What did I learn? Each and every day, we are presented with numerous opportunities to learn. Embrace them for what they are and be grateful for the resulting growth.
Who did I love? Love brings out the best in who we are as well as in those we love. As such, it is the greatest gift as well as the greatest reward that we will ever give or receive.
How was I vulnerable? While being vulnerable is certainly uncomfortable, it is truly transformative. It is about being authentic, allowing yourself to be deeply seen, and taking risks that have invaluable rewards.
What am I grateful for? The attitude of gratitude reminds us that we have enough, and, just as importantly, that we are enough.
Who did I listen to? As you well know, we all just need an ear sometimes. No fixing. No advice. No anything besides opening up to share our stories, whatever they may be. Give this gift to someone else and lend an ear.
How was I challenged? Be careful not to equate challenge with struggle, and bear in mind that challenging experiences are often ripe with valuable life lessons.
What made me laugh? Embrace humor. Be tickled. And, lighten up, for laughter is important.
Who did I connect with? Connection is the energy that is created between people when they feel understood and valued. Connection is important, as it provides us with a sense of a belonging, and it serves as a reminder that we are never alone.
How did I grow? Each and every day provides us with opportunities for growth. Appreciate these moments for what they are, and be content with your progress, no matter how big or how small.
What did I share? Never underestimate your ability to make a difference. Know that you have gifts to offer the world, and do not be afraid to let your light shine.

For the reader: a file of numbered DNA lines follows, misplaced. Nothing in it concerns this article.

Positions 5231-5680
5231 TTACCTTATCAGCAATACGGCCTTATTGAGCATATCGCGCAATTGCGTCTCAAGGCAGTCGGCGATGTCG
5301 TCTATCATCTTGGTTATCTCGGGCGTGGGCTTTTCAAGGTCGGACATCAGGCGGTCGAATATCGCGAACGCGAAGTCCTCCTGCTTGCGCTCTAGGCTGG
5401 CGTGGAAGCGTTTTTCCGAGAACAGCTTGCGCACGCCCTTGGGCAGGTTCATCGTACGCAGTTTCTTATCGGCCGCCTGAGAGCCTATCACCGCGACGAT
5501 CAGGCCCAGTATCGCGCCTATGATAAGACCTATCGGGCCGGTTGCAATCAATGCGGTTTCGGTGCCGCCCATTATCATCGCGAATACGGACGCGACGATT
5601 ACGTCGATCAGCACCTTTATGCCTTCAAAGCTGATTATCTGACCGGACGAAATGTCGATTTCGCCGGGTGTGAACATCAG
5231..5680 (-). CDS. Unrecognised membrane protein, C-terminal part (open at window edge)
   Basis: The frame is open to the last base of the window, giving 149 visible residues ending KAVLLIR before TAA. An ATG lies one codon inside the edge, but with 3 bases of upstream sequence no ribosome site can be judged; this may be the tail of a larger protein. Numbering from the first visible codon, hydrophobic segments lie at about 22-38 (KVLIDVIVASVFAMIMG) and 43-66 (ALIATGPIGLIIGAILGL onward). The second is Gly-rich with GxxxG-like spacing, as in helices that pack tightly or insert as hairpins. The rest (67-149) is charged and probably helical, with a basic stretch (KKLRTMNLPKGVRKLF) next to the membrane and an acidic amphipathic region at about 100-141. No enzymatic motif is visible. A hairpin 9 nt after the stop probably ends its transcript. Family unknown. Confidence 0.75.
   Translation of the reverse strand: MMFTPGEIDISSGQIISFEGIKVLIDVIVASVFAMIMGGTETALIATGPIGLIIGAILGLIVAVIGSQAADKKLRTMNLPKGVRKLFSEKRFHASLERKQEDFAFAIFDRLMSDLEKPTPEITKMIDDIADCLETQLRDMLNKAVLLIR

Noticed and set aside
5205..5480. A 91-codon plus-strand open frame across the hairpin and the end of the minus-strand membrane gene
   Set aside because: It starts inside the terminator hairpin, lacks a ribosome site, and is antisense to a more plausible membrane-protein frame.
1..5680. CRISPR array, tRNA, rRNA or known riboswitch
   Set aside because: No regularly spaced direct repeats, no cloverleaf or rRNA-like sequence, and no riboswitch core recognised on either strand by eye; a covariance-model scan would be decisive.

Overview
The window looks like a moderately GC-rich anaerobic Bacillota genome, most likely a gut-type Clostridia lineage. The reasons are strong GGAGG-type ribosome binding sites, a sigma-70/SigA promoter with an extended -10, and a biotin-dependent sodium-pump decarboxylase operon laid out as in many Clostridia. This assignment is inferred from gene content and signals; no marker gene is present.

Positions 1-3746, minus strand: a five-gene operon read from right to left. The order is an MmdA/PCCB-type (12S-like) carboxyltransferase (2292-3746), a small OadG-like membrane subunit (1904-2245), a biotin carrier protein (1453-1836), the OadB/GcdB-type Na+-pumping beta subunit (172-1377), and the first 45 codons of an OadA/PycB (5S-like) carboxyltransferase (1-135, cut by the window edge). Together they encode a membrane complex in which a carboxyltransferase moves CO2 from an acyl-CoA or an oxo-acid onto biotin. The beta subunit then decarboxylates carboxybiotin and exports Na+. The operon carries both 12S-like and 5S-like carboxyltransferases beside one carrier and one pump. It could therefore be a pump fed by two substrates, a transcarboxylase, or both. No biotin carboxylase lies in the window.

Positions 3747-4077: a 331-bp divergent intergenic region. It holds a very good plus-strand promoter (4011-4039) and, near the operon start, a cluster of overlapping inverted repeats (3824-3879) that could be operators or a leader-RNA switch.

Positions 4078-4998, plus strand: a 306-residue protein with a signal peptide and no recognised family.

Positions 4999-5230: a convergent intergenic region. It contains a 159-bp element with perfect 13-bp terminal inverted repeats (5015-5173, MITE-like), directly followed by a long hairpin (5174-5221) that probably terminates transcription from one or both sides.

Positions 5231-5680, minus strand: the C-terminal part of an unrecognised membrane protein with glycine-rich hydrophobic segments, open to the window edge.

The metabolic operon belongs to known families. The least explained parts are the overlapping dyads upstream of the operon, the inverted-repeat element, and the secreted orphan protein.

Ellie Holbrook Otteson, MA, LPC, RYT200
October 8th, 2013
Lighthouse Counseling, Ltd
Specializing in the building of strong marriages and healthy families
Women’s Supportive Therapy Group
The Women’s Supportive Therapy Group is a 8- week group for women who struggle with depression, anxiety and stress management, self-esteem, body image and food relationship issues, intimacy concerns, and other issues unique to women.
To register for the Women’s Supportive Therapy Group or obtain additional information regarding times and dates, issues addressed, insurance coverage and costs:
Or email Ellie at firstname.lastname@example.org
The Women’s Supportive Therapy Group will meet twice per month, for 8 sessions, beginning November 19th, 2013 at 6.00pm. The group will continue to meet the 1st and 3rd Tuesday of each month, as schedules allow, at Lighthouse Counseling, Ltd in Willmar.
Group Facilitator: Ellie Holbrook Otteson, MA, LPC of Lighthouse Counseling, Ltd
Ellie takes a holistic approach to positive living. She strives to help individuals feel balanced and fulfilled by assisting clients as they identify personal goals and objectives, develop practical and blended solutions, and implement strategies that will enhance performance, awareness, and life satisfaction.
Ellie also encourages and facilitates self-discovery and awareness, insight, intrapersonal growth, and increased personal fulfillment, while supporting her clients and helping them evaluate their individual experiences and progression.
Ellie is dedicated to providing competent, confidential, and ethical care to every individual she encounters. For more information about Ellie and Lighthouse Counseling, Ltd, please visit www.lighthousecounseling.com